Utah tea party founder Kirkham takes on Herbert
Provo • Packing tea party credentials and touting his business background, David Kirkham jumped into the governor's race Wednesday with plans to boost Utah business and bust a controversial guest-worker law.
"I will do everything in my power so the people of Utah can arise and be that shining light on the hill for all of the United States," said Kirkham, invoking the rhetoric of Republican icon Ronald Reagan.
Kirkham, a custom auto builder and Utah tea party founder, becomes the third Republican to challenge Gov. Gary Herbert.
Rep. Ken Sumsion, R-American Fork, and former state lawmaker Morgan Philpot of Orem are also chasing the state's top job this year.
Surrounded by family and dolled-up vehicles at his Kirkham Motorsports in Provo, the newest candidate said he could do better at making the Beehive State business-friendly.
"I'm the only one in the race with business experience and international experience," said Kirkham, noting his partnership with a factory in Poland that makes parts for his cars.
As for the state's education system, Kirkham said the problem Utah faces isn't so much a lack of funding as it is getting that money into classrooms.
Quin Monson, associate director of Brigham Young University's Center for the Study of Elections and Democracy, said Kirkham comes to the GOP race with built-in backing, thanks to the tea party.
But that may not be enough, said Monson, given Herbert's still-high approval ratings among Republicans.
Although HB116 the legislation Herbert signed creating a guest-worker program may rankle some in the GOP ranks, it may not be enough to topple the incumbent. Monson said LDS Church support for the measure provides some cover and puts opponents in the awkward position of fighting the state's predominant faith.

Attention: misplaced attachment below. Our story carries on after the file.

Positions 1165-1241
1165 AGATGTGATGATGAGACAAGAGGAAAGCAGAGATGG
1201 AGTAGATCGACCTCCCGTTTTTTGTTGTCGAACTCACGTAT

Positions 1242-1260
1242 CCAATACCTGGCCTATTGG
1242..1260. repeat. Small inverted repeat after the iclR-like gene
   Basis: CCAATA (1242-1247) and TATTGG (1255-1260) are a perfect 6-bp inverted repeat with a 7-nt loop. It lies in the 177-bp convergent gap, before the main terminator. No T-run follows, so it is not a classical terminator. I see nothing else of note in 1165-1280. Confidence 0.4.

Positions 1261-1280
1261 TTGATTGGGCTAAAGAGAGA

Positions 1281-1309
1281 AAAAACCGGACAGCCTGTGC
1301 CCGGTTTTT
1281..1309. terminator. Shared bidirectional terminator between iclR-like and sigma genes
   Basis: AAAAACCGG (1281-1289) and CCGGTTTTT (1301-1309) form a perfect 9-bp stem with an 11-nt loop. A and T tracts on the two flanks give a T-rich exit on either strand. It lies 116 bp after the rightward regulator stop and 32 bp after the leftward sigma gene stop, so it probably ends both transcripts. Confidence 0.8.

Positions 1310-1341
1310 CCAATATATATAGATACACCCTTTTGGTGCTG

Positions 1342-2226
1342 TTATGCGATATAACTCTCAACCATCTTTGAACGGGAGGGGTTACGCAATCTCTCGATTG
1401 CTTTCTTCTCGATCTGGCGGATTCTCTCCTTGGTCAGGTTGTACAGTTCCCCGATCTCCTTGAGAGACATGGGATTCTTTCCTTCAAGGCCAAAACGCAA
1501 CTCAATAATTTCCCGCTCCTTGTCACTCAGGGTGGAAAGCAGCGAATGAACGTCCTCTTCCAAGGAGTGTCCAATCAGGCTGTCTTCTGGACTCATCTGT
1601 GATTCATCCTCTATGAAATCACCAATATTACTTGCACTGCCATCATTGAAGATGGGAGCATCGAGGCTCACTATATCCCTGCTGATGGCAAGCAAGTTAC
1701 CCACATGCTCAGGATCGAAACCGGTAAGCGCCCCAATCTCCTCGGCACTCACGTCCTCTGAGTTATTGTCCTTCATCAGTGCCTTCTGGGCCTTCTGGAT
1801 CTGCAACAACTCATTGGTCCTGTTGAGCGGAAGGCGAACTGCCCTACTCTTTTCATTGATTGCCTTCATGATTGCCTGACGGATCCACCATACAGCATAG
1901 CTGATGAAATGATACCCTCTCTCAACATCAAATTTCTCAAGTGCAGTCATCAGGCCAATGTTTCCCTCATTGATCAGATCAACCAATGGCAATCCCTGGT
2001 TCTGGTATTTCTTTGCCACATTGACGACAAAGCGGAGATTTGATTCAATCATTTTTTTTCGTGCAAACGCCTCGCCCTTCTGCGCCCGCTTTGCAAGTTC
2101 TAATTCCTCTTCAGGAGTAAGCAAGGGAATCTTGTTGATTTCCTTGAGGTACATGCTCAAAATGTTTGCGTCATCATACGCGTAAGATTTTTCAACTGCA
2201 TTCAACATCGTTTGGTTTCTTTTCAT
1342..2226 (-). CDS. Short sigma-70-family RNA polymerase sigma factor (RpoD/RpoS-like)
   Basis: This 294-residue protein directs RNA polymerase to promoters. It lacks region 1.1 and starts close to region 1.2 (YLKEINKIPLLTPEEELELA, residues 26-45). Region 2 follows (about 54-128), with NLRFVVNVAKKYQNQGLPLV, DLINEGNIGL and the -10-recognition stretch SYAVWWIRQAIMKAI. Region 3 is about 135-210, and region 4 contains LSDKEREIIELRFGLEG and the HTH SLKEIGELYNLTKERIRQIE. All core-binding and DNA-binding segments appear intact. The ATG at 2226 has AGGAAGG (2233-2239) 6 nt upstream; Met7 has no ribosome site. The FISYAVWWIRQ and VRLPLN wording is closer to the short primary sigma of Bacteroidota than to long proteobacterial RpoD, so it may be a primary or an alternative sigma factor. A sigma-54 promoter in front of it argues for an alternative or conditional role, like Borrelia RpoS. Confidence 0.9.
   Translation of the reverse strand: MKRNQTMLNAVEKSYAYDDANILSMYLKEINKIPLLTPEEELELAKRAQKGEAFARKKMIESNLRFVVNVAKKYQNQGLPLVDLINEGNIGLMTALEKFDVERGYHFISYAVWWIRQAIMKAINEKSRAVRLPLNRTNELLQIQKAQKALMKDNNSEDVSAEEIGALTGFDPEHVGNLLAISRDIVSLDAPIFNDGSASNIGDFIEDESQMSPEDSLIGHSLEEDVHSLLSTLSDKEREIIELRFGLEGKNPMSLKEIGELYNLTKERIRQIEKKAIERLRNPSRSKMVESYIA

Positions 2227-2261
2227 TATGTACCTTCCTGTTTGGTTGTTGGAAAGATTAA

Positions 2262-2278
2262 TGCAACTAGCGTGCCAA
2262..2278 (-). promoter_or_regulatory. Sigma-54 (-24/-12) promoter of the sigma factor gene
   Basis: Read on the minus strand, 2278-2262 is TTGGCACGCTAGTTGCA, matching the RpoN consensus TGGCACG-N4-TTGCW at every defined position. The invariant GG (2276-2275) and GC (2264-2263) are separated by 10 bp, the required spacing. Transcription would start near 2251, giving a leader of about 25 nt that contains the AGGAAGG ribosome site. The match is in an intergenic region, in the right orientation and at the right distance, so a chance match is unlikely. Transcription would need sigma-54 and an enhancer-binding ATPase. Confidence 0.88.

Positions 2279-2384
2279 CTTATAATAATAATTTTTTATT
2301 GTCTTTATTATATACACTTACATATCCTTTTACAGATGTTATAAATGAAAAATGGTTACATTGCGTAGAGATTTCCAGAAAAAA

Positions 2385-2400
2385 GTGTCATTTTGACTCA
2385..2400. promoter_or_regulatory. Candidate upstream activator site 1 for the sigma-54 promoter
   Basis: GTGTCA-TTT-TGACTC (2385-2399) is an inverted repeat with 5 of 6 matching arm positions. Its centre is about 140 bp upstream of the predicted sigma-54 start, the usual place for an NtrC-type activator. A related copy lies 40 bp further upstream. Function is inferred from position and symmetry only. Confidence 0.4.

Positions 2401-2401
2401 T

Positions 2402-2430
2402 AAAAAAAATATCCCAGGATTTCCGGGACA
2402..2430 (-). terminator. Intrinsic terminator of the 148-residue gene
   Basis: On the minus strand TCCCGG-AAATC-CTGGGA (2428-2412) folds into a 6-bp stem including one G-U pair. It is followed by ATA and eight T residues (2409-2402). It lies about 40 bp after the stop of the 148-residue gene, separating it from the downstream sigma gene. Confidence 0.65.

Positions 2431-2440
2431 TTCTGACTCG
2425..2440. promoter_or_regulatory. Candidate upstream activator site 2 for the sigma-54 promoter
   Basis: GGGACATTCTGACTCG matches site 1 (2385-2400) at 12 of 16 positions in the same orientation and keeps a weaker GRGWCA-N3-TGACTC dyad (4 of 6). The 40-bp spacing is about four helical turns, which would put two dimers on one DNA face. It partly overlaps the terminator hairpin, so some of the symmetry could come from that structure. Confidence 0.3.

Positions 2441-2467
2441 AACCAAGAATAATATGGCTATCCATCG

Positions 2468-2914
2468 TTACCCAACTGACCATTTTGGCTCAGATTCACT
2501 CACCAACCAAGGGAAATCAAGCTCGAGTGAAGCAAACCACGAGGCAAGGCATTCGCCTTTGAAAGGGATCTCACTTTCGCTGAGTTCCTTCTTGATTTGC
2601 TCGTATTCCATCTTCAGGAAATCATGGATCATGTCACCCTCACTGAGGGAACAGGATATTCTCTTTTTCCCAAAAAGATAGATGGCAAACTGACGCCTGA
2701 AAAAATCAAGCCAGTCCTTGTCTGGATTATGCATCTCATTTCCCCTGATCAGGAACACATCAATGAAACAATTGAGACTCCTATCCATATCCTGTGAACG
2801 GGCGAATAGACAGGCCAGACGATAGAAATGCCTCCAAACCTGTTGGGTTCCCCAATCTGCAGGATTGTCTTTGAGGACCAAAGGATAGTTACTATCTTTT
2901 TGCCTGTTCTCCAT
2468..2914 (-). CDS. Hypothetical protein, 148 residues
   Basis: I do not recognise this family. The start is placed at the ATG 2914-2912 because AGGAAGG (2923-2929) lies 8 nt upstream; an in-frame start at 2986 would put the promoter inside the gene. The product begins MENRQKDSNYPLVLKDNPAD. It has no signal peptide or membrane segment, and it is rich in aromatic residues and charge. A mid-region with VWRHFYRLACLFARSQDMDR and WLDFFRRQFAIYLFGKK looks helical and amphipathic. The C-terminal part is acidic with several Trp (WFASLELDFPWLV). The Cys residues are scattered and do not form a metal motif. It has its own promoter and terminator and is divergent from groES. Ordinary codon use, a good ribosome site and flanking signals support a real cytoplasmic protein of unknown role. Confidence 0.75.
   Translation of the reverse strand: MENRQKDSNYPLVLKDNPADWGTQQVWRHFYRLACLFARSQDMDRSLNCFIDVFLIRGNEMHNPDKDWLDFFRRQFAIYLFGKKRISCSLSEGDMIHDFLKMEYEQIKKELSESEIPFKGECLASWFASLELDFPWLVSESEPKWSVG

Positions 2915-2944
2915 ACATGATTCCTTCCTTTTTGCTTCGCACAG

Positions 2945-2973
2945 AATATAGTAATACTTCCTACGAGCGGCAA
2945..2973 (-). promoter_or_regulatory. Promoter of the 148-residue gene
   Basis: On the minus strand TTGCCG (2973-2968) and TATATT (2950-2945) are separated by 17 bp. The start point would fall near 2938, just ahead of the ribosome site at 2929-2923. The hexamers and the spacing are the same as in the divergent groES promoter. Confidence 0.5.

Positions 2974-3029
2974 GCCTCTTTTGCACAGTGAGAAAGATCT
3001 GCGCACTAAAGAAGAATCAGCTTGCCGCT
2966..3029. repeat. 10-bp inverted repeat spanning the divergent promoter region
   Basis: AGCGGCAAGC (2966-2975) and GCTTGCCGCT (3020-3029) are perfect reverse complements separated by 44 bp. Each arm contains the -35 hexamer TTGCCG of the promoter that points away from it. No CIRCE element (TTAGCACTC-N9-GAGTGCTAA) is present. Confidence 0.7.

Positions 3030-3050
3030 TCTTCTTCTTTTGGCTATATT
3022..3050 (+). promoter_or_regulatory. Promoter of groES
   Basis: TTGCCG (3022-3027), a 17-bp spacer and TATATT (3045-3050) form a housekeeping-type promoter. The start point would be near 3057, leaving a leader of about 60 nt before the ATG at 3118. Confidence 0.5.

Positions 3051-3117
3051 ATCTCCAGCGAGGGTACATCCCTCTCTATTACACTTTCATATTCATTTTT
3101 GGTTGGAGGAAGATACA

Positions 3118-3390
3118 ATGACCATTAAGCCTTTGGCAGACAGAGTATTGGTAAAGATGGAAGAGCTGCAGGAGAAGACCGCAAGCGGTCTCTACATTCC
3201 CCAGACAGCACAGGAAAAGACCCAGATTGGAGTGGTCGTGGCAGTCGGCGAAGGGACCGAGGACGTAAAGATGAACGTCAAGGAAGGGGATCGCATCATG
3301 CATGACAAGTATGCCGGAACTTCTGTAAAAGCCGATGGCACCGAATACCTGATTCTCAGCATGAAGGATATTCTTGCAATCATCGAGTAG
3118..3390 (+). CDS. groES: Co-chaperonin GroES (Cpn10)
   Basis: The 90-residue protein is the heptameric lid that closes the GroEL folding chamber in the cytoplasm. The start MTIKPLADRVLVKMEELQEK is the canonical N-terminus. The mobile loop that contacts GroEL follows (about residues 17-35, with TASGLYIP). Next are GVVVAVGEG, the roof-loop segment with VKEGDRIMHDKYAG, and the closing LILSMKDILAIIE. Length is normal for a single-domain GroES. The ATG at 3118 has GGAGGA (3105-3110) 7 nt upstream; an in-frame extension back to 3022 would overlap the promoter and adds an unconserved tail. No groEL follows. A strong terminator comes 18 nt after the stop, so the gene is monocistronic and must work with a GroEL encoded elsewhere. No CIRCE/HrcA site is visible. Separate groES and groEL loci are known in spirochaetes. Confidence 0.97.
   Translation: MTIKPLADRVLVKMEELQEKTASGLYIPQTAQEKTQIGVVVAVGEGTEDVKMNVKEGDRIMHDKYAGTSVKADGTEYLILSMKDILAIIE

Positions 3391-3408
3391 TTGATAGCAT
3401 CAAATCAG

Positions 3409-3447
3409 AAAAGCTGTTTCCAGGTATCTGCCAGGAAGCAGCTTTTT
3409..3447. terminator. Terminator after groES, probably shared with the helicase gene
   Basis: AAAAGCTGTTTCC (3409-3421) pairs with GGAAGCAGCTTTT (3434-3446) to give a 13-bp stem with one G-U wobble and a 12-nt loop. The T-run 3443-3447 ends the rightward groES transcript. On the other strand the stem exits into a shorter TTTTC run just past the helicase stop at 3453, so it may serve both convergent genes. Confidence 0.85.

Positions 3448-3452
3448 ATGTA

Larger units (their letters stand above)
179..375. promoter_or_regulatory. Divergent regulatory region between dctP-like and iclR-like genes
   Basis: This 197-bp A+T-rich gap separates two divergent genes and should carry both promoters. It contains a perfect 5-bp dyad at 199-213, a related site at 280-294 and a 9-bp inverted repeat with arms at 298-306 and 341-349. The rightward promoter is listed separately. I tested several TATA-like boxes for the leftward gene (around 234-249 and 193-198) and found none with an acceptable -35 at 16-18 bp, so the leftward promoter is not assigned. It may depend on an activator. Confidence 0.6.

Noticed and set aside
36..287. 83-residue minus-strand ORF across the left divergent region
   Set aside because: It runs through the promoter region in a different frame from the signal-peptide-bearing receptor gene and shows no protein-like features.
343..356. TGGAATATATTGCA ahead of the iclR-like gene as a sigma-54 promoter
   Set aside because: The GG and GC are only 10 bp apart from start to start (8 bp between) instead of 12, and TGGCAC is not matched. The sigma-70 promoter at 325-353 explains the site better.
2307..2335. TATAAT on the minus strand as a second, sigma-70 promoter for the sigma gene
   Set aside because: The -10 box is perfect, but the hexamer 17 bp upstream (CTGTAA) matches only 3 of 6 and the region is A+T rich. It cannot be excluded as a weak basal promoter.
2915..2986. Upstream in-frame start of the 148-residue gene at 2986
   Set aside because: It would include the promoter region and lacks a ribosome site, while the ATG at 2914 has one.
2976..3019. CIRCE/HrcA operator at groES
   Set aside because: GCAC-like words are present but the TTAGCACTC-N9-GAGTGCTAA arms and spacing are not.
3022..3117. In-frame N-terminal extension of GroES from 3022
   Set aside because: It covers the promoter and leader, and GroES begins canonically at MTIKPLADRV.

Still, Kirkham, who emblazoned one of his sports cars with anti-HB116 logos, pledged to push for HB116's repeal if he becomes governor.
He also promised a more open government, pointing to HB477, the abandoned measure that would have gutted the state's Government Records Access and Management Act (GRAMA).
"Things should not be hidden in bills, and bills should not be passed in the dark of night," Kirkham said, referring to how HB477 swept through the Legislature and onto Herbert's desk. "I would not allow those things."
Kirkham, who served on a GRAMA task force, said he would ensure records be as open as possible and that the public have opportunities to lobby legislators. But he declined to say whether text messages should be subject to GRAMA, saying he required more information on the complex issue.
While HB477 may still sting for many Utahns, Monson said, Herbert could point out that he successfully pushed for its repeal.
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